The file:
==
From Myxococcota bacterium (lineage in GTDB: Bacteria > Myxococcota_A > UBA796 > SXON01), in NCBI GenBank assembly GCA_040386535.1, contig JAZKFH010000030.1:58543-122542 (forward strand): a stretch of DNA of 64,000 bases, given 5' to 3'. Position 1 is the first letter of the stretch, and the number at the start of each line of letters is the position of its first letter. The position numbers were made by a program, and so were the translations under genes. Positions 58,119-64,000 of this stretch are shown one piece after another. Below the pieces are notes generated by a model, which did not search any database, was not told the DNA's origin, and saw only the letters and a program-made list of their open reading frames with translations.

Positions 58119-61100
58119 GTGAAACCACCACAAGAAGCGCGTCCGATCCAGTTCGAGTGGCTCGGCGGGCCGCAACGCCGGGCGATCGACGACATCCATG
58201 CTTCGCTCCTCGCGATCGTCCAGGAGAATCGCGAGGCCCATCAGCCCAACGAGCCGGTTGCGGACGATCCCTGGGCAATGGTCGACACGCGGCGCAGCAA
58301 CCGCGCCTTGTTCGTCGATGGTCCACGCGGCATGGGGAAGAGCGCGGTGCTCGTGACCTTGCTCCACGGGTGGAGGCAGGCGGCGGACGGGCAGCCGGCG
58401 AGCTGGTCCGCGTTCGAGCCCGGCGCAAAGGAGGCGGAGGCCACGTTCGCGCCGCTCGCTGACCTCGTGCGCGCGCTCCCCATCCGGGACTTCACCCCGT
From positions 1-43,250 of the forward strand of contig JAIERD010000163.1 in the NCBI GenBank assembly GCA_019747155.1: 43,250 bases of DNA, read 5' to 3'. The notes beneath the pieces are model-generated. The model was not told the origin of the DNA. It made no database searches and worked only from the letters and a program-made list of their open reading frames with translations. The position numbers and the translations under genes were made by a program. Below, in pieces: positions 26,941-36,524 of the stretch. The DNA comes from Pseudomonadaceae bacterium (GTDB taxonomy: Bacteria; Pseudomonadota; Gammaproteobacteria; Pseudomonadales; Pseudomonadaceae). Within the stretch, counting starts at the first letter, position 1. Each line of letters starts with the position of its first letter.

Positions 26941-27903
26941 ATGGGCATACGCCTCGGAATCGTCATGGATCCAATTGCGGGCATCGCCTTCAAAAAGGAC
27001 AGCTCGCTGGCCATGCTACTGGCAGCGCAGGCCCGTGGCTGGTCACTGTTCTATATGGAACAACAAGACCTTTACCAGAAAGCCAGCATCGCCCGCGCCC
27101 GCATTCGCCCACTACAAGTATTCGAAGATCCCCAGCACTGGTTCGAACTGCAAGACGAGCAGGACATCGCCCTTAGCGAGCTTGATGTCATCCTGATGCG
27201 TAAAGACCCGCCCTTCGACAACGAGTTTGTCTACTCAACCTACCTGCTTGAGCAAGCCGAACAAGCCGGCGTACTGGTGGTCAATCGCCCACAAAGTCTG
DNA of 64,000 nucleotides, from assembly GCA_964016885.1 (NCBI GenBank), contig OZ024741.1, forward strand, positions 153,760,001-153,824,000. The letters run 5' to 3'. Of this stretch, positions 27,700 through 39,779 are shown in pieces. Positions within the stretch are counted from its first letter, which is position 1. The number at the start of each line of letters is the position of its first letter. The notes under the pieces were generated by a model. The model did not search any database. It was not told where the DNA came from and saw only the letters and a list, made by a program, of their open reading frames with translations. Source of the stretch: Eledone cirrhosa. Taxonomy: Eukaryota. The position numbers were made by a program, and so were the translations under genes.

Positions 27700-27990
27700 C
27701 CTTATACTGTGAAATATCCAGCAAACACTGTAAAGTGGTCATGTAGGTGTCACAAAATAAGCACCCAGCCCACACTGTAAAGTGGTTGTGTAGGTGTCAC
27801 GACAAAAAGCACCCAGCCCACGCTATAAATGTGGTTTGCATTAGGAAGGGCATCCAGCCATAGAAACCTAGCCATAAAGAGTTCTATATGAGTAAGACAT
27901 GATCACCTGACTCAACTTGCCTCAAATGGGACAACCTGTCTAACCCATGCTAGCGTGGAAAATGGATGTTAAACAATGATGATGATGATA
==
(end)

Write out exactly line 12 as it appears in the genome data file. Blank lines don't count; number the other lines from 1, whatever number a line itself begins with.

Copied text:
27201 TAAAGACCCGCCCTTCGACAACGAGTTTGTCTACTCAACCTACCTGCTTGAGCAAGCCGAACAAGCCGGCGTACTGGTGGTCAATCGCCCACAAAGTCTG